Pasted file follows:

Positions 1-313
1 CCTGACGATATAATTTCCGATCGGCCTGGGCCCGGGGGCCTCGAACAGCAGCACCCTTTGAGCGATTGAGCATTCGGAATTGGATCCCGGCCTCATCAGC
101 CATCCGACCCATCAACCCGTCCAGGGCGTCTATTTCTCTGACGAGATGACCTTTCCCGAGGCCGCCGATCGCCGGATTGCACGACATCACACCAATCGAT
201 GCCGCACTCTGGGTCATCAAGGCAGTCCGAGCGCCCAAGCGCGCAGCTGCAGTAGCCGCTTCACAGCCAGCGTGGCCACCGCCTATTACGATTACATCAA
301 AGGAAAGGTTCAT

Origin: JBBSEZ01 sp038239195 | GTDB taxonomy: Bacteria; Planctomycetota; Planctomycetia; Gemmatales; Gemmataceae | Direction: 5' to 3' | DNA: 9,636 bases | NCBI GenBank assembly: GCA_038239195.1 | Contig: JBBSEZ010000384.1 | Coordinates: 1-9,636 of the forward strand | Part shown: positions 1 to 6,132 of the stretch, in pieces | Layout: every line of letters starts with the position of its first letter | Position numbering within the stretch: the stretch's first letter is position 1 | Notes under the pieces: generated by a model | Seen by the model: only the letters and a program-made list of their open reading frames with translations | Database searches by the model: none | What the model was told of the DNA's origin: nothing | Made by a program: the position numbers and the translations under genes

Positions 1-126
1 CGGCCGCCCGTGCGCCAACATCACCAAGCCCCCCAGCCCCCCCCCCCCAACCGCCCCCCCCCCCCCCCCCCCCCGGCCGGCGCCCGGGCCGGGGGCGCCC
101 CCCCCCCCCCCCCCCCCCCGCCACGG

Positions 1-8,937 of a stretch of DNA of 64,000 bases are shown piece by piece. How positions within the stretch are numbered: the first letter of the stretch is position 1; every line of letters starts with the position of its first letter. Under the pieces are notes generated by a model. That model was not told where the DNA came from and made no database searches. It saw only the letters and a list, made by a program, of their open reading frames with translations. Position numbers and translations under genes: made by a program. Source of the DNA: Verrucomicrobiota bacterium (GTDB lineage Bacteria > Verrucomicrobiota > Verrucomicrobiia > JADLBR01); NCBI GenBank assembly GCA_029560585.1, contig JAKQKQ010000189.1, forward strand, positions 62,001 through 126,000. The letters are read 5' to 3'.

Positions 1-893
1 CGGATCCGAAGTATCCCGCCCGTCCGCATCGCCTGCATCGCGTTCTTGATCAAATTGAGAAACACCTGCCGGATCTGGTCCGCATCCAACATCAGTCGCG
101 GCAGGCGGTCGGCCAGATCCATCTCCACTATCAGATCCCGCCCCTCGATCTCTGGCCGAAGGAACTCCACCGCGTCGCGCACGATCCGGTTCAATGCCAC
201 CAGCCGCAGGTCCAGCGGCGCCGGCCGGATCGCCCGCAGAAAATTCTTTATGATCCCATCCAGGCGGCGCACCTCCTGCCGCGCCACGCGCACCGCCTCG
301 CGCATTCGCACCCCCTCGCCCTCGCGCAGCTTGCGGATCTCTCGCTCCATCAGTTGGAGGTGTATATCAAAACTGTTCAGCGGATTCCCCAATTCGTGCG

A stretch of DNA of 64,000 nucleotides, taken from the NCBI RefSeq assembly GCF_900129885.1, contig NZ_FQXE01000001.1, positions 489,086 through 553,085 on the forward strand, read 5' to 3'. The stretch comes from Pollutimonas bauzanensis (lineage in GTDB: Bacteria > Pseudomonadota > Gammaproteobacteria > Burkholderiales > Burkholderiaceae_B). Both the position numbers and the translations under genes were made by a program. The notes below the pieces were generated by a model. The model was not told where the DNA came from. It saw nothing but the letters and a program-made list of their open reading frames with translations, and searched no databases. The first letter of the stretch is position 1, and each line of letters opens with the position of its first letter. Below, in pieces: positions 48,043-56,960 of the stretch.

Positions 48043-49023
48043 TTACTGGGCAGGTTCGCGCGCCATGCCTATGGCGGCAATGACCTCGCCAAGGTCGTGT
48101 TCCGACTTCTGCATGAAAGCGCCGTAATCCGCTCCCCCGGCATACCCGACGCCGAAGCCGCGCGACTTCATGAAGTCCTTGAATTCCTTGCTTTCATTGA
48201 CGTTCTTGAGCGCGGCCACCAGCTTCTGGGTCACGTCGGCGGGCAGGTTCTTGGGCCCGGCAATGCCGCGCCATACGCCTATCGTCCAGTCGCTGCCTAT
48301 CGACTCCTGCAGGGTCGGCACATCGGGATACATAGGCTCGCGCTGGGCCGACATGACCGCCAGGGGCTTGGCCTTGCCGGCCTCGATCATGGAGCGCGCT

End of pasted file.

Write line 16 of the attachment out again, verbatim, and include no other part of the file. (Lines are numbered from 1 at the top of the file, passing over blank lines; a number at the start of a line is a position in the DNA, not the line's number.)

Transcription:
A stretch of DNA of 64,000 nucleotides, taken from the NCBI RefSeq assembly GCF_900129885.1, contig NZ_FQXE01000001.1, positions 489,086 through 553,085 on the forward strand, read 5' to 3'. The stretch comes from Pollutimonas bauzanensis (lineage in GTDB: Bacteria > Pseudomonadota > Gammaproteobacteria > Burkholderiales > Burkholderiaceae_B). Both the position numbers and the translations under genes were made by a program. The notes below the pieces were generated by a model. The model was not told where the DNA came from. It saw nothing but the letters and a program-made list of their open reading frames with translations, and searched no databases. The first letter of the stretch is position 1, and each line of letters opens with the position of its first letter. Below, in pieces: positions 48,043-56,960 of the stretch.